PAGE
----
2 - The answer to this is necessarily a judgement call, and will have varied answers in varied circumstances. As you will have seen, the RMM and RMP documents provide a couple of examples of conditions that might affect the fairness of racing, such as a wind shift causing the fleet to invert, but other than those limits specifically stated in Rule 32 and the aforementioned guidance to avoid abandonments whenever possible, RCs are given wide latitude by the rules to make their own judgements about what "directly affect(s) the safety or fairness of the competition." FWIW, my own preference is to consider abandoning once it has become clear that a race has become a complete crap shoot, but others might well argue that there is nothing inherently unfair about a crap shoot, since everyone is rolling the same dice. I don't believe either choice is improper under the rules, so when I'm running a regatta, I try to get a sense of what the fleet's pleasure is in this regard before we start, and to follow it as best I can. Like many RM decisions, this is a matter of "scalable formality", with different requirements in major regattas than in more local racing, those more formal requirements to be set forth in the SIs (and frequently discussed in the championship conditions documents for major class regattas). I submit that the RYA 1982-17 case you referred to speaks to this somewhat (as well as providing a graphic illustration of the utility of time limits!)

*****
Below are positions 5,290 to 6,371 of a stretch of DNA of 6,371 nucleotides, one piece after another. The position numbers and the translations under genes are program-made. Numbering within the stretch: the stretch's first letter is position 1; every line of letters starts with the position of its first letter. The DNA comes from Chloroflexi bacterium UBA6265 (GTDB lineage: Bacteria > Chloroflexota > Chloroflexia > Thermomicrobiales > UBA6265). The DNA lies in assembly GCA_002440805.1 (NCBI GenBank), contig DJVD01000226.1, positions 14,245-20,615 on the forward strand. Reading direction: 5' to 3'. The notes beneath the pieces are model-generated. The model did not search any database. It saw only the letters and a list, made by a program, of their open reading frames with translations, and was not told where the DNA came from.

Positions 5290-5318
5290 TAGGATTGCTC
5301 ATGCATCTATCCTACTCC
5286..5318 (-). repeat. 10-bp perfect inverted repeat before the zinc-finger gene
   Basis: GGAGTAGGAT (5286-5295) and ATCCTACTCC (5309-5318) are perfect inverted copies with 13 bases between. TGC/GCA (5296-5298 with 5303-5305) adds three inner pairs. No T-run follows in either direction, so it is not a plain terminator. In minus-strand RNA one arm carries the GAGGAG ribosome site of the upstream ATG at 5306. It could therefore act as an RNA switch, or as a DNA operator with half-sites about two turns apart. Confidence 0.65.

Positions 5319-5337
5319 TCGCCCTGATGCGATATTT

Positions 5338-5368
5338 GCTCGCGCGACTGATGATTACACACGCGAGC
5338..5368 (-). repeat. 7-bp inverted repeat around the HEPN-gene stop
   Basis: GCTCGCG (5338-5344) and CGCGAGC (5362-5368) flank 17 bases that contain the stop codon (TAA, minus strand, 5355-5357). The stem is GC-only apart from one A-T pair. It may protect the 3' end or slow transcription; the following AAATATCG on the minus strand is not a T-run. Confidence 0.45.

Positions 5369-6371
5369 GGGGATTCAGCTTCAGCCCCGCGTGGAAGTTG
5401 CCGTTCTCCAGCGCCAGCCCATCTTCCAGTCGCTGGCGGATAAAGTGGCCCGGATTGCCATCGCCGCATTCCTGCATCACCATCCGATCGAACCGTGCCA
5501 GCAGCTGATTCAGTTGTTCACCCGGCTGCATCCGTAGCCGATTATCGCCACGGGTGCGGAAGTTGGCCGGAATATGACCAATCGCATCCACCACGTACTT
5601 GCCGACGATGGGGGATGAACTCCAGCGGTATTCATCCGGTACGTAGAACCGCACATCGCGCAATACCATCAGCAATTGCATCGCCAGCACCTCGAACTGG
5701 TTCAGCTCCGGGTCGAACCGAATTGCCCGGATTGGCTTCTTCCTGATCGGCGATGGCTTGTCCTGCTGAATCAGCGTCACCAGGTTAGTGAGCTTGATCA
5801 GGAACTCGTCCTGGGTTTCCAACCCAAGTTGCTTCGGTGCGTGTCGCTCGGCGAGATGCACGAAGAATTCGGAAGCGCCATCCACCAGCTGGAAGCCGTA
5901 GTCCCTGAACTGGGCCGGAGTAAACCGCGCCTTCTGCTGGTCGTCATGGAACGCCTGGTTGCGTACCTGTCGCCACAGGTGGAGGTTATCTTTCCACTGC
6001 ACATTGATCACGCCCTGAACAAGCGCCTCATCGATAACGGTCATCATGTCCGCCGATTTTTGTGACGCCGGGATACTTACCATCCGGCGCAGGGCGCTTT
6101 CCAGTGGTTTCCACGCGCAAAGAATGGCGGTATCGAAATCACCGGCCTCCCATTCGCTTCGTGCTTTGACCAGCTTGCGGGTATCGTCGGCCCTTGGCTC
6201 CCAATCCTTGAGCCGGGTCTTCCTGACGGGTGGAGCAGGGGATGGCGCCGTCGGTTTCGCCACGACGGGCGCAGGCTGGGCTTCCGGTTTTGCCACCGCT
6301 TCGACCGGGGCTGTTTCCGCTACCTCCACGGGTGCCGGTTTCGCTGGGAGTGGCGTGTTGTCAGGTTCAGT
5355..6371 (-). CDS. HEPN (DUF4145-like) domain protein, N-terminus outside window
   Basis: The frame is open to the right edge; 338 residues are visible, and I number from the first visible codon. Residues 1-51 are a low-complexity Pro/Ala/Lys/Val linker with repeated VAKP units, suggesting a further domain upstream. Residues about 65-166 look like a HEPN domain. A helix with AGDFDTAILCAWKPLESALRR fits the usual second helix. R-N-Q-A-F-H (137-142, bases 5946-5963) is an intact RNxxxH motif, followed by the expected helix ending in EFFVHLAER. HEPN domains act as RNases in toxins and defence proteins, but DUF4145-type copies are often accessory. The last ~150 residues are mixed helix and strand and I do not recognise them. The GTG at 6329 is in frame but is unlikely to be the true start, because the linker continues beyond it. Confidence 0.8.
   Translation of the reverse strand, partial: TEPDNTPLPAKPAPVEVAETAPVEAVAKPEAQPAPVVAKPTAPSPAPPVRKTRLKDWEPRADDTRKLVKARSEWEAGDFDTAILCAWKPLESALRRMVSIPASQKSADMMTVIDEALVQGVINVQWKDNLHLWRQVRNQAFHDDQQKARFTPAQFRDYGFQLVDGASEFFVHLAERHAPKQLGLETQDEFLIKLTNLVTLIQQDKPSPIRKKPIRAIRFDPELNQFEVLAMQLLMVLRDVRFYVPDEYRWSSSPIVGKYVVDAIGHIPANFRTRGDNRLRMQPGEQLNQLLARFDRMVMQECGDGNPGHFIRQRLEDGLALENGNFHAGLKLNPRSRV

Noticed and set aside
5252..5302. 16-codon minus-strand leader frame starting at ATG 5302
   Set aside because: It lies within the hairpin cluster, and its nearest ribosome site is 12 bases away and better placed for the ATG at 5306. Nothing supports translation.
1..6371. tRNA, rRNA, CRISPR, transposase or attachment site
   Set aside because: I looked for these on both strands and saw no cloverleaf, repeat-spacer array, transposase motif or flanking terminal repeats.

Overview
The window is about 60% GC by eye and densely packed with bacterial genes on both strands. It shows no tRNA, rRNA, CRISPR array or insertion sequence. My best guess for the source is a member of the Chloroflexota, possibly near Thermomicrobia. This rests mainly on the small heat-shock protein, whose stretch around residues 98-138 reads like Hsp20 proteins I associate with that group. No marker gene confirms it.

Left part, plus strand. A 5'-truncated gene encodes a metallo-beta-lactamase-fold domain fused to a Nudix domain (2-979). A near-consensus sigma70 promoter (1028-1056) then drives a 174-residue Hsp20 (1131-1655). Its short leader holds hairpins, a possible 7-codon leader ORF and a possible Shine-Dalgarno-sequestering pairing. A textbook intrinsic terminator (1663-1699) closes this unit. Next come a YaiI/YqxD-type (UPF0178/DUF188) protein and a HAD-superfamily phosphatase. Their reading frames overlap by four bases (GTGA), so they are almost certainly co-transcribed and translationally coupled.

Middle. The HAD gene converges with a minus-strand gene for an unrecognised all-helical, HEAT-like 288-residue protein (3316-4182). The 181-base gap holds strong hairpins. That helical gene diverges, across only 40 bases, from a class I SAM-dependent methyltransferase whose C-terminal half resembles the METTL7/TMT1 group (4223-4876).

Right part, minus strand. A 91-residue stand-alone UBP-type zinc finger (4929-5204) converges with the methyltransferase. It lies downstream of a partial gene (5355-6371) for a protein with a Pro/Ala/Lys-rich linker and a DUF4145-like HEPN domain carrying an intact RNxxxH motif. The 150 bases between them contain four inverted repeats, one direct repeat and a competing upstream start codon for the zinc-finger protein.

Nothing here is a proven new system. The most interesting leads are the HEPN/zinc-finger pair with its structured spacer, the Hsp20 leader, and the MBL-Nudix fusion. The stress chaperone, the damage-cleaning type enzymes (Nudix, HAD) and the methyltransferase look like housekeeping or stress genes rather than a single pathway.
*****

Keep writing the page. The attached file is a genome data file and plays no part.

3 - As John observed, it's possible that an RC might become convinced that they had allowed a race to continue that was unfair and that they should therefore have abandoned. As Appeal 100 notes, it's within their power to abandon such a race whenever they so decide, but their decision will be reviewable in a redress hearing, and as the last line of Rule 32 indicates, it's going to require some pretty solid justification to abandon a race that everyone has finished. (I note that while it's true that the Noroton RC was concerned about the presence of fog, the appeal says their concern was for the fairness of the race, not for its safety.)